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Sudden Death:

The Murder Of O.J. Simpson


By Chris Oakley


Part 3


adapted from material previously posted at Othertimelines.com




Summary: In the first two chapters of this series we charted the timeline for the murder of former NFL star O.J. Simpson and the arrest of Simpsonís killer, Jonathan Bricker, and dealt with the American publicís reaction to both events. In this episode weíll look back at Brickerís trial and conviction.


Just as some people had viewed the Simpson double murder trial as a referendum on race relations in America, the case which was officially known as State of California vs. Jonathan Philip Bricker would be seen in many quarters as a judgment on the condition of American mental health care. One theme consistently hammered home by Brickerís defense attorneys in their opening statements was the belief that the ex-USC student had never received anything even close to adequate psychological care in battling his personal demons.

The prosecution in the case countered this strategy by pointing out that Bricker had in many of his actions up to and including the day of O.J. Simpsonís murder shown rather precise, methodical thinking; they asserted that Brickerís apparent mental troubles were little more than a cleverly orchestrated camouflage to get out of facing the death penalty. They brought in a battery of psychiatrists to testify that Bricker had in fact been of sound mind at the time he gunned down O.J. Simpson, Johnnie Cochran, and Robert Shapiro-- an assertion that would have come as a surprise to those who recalled his rantings about David Koresh and Yasser Arafat in the pages of The Voice of Truth.

When opening arguments were heard in the case of State of California vs. Bricker on January 17th, 1996 both the prosecution and the defense put the issue of Jonathan Brickerís mental health-- or lack thereof --front and center in their opening statements. Uniformed and plainclothes LAPD officers were on standby outside the courtroom in the event that the Aryan Nations showed any sign of violating the restraining order Brickerís defense attorney had taken out against the notorious neo-Nazi group.

The Aryan Nations never showed up, but legions of tabloid reporters did. They knew a hot story when they saw one, and the trial of Jonathan Bricker promised to be positively volcanic; even before his indictment, Bricker had already been the subject of three quickie paperback books about his turbulent life and a lengthy profile on the TV series Inside Edition. Insideís chief archrival in the tabloid TV wars, Hard Copy, had already devoted a full weekís worth of programs to Bricker and was planning to do more during Brickerís trial.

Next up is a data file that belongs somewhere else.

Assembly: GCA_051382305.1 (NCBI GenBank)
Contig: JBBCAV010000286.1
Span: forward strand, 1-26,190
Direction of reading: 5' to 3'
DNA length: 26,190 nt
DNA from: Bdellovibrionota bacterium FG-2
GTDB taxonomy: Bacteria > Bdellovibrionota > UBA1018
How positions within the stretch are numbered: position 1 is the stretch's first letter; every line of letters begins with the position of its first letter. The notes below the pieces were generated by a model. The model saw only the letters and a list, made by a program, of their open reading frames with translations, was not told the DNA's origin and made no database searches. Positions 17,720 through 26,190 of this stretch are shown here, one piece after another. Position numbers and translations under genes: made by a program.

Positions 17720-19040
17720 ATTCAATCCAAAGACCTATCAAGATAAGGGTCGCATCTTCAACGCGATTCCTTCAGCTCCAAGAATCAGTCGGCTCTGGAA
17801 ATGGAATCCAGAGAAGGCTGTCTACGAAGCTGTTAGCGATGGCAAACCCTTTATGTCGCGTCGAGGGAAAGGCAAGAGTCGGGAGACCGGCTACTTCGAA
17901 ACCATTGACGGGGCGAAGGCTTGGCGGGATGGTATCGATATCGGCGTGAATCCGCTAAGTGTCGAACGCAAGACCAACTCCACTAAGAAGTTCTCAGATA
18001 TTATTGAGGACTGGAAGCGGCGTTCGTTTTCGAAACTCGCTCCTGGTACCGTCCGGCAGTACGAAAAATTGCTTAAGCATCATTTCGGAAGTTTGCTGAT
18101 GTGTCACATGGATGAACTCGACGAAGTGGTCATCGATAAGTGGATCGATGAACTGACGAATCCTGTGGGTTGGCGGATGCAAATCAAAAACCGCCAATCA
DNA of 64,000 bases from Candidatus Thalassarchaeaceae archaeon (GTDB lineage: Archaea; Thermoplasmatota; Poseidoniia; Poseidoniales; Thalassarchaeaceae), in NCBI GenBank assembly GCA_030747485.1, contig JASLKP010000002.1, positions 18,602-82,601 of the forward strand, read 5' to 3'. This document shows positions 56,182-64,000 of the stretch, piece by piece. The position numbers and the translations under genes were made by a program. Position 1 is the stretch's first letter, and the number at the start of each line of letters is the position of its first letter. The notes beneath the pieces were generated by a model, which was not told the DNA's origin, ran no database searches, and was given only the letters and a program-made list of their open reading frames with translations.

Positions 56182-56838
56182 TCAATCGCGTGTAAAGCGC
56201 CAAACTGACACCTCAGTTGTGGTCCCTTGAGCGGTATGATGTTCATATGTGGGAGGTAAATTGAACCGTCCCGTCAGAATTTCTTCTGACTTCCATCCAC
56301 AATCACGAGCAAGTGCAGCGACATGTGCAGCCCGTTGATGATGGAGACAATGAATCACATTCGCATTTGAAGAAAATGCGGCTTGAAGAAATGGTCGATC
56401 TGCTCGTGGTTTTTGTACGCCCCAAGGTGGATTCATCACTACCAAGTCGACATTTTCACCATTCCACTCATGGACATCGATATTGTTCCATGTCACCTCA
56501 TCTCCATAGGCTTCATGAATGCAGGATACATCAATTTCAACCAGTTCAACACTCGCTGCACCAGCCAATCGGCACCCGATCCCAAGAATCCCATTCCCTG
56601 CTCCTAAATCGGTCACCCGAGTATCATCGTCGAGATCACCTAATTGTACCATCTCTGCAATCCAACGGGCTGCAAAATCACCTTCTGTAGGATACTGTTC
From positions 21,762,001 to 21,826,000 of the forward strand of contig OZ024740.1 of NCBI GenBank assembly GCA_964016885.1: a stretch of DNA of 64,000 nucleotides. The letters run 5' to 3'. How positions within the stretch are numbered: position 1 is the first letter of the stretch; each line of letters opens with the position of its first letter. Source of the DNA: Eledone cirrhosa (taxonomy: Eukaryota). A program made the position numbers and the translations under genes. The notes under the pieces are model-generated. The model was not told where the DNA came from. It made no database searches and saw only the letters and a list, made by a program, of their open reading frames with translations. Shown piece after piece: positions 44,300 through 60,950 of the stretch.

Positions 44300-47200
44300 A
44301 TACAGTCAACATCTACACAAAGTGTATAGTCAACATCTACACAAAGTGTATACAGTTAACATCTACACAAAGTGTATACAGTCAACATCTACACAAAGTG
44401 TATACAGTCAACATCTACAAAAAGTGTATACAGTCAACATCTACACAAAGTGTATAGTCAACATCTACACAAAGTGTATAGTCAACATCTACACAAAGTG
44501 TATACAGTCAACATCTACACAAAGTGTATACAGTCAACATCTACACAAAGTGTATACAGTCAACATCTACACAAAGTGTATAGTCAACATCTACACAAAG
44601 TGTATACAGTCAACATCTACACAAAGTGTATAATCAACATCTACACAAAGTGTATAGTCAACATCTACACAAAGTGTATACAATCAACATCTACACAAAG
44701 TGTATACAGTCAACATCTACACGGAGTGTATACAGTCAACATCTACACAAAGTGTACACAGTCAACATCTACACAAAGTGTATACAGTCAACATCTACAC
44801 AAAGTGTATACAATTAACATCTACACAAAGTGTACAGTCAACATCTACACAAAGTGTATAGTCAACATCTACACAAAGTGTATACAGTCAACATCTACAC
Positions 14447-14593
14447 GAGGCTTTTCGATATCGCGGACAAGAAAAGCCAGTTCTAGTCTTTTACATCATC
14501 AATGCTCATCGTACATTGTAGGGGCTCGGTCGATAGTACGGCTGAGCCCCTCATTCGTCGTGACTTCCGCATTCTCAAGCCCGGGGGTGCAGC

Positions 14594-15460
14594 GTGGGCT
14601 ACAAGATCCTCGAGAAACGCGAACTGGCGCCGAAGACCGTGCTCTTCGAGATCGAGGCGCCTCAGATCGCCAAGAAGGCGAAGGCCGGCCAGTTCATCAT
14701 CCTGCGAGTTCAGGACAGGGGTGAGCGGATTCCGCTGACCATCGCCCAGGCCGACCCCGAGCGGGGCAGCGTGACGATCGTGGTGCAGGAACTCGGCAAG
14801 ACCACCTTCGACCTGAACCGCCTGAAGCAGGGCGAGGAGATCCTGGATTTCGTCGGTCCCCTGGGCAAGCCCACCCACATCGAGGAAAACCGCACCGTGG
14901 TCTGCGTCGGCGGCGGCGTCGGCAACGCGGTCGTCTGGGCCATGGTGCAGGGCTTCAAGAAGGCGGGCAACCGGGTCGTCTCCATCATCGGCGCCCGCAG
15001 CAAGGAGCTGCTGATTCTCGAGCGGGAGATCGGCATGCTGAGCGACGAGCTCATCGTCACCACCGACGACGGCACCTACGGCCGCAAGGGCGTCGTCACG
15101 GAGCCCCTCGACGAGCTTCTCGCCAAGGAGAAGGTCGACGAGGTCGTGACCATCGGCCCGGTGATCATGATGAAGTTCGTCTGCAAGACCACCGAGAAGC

Even normally more respectable TV news outlets like 60 Minutes were getting caught up in the three-ring circus that was the Bricker trial. Andy Rooney, the showís resident curmudgeon, may have best summed up the mood of a Simpson-weary public when he said in his commentary on 60ís January 21st edition: "The Bricker trial is going to be like watching the remake of a movie that wasnít all that great the first time around." The next day, in a rare flippant mood, Nightlineís usually sober host Ted Koppel warned his viewers at the start of his broadcast that "those of you who tuned in hoping for a break from the Bricker trial will be sorely disappointed...God knows I am."1

Such people would have even further cause for disappointment in the days ahead; broadcast and cable TV networks alike would devote increasingly large chunks of their airtime to the Bricker trial. One Los Angeles public access station devoted so much of its programming schedule to the Bricker case that a local TV critic mockingly dubbed it "the Jonathan Bricker network"2. Another public access outlet saw its subscriptions double almost over night when it announced it would go "Bricker-free" until further notice.